It may be as simple as putting our hands over our hearts and saying, “I love you. I am listening.” – ( From the beautiful and soul enriching podcast, Live Awake by Sarah Blondin).

This is the experience.

 

 

 

 

ushering in the magic

“I am more vulnerable that I thought, but much stronger than I ever imagined.”– Tedeschi Calhoun

Some days I pretty much have it together. And to clarify, pretty much having it together means a sticker on the bottom of my foot (thank you friend for telling me in yoga yesterday), a dress on inside out with the tags whimsically blowing in the breeze and shit everywhere…literally, my baby took off her diaper and pooped on the carpet on Sunday afternoon.

I had it so together yesterday that a young guy walked up to my car and asked me if I was his uber driver. I said no and we both laughed as I drove off with my perplexed son in the backseat and an infant car seat next to him. Oddly, I was flattered which may be something I should explore with my therapist.

But really I am joking, I never have it together. The people that you think have it together probably have odd fetishes and aren’t that much fun.

Really, right now, I am sad. And grateful. And tired, napping in the middle of a sunny afternoon tired. My mom, my sweet, Oil of Olay and Tide laundry detergent smelling mama, is in New Jersey coping with cancer. Again. And I miss her. I miss our almost daily phone chats. I miss her visits. So much has changed these past few months. I want to be with her. I want to be with my kids and husband. I want to be on a beach alone. I want to be helpful. I  don’t know what I want or need or how to be of service. Mostly, I wish we could go back to the way things were. But I know that is not a reality. I try to stay present and thankful for what we do have.

This being human business is hard work.

I am rereading Broken Open; How Difficult Times Help us Grow, by Elizabeth Lesser because I love it so much and need it right now. I read this passage yesterday and it gave me chills. I felt scared awe as Einstein called it. Tears glimmered in my eyes like the soft track of light from the sun’s rays on the water. The presence of soul…

” If our senses were fine enough, we would stand around with our mouths hanging open at the glory and grace of it all. We would sense the presence of mystery everywhere: the angels keeping us safe as we drive home from work; the spirits hovering around our children; the thin waft of light pointing us in the direction of The Road of Truth. All we can do is try to refine our senses. We can try to quiet the noise in our minds, listen for deeper instructions, and leap without fear beyond what we think is so”.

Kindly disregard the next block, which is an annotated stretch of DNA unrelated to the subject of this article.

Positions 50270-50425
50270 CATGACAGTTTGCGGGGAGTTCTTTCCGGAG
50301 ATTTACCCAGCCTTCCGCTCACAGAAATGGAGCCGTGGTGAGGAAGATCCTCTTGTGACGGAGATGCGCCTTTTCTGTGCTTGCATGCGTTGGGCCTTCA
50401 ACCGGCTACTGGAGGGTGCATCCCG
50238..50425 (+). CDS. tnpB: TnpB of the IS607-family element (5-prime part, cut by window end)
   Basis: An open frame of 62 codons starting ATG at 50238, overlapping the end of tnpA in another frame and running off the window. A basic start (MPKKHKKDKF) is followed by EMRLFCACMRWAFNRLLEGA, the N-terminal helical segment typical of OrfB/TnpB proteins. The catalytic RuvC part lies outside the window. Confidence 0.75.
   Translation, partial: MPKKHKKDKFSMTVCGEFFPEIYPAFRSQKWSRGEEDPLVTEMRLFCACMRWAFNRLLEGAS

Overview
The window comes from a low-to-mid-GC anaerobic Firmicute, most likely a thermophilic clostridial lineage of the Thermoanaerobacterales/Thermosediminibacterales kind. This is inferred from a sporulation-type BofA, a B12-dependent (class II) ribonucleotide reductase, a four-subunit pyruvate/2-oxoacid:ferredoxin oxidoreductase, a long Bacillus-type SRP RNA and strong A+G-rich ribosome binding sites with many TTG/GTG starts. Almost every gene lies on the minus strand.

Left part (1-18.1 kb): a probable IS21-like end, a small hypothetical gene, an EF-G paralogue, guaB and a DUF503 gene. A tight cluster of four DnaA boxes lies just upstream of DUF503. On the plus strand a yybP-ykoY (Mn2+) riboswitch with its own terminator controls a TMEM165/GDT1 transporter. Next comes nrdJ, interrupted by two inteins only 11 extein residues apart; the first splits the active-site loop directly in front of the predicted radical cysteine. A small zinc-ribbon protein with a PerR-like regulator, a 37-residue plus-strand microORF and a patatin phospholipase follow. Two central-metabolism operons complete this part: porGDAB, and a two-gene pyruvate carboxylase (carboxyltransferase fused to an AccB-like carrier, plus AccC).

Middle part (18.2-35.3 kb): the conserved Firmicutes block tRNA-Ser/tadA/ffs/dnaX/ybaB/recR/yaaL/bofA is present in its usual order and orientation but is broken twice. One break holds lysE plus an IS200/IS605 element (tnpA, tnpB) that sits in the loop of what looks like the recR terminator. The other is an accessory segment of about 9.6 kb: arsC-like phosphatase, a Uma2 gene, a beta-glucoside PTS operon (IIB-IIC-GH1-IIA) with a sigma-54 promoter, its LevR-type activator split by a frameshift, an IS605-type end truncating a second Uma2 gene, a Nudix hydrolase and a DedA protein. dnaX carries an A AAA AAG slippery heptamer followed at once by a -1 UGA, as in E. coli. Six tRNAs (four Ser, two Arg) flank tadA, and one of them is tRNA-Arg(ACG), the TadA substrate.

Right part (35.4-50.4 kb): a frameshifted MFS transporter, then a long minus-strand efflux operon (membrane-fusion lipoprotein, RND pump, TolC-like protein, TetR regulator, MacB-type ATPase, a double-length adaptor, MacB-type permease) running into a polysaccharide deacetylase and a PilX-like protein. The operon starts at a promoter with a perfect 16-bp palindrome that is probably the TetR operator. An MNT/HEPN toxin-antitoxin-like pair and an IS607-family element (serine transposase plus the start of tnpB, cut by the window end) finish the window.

These times call for a lot of checking in and grounding in the soul. The sadness doesn’t dissipate but it is accompanied by a big blanket of love, acceptance, support and appreciation of the universal mystery weaving in and out of every waking moment. I am trying to let myself be silently drawn by the strange pull of what I really love like Rumi tells us to do, and trust that there is something bigger at work here.

And then, in addition to the sadness, I feel warmly alive, thankful, at peace (sometimes) and even happy (most of the time). I don’t take the abundance of blessings and kindness of friends and strangers alike for granted.

Being human is hard but more important than hard, it is sacred.

Connecting to others is a saving grace. And true connection soothes sadness.

Although, right now, I often want to cocoon myself up with a good book, I find when I have chatted with dear friends, over tears and hope, that it feels rich and life affirming  Like an unfurling rose. It leaves me feeling better because we just touched something authentic, sweet, and universal.

So often we want to run in the other direction but when we swim towards what is hard and face it together, magic happens.

Because we all suffer.

But in the fog of suffering, there are angels everywhere. My friends have reminded me in so many different ways of the beauty, joy, laughter and meaning in the midst of it all. No small act goes unnoticed.

Jenny told me to listen to beautiful music because it supports the nervous system and keeps the energy up. So I listen to music I love (when my kids aren’t yelling at our Amazon Echo to play  “Baby’s Got Back” or “This is How we Do It”) and it helps. Because of more music, we have been dancing more too. And singing. While my particular singing may not be beautiful, it does unburden my heart and tether me to something collective, something humans have been doing forever in every corner of the planet during good times and bad. My chest feels softer, more open, and not so achy. Glory, Glory, Halleluja, since I laid my burden down…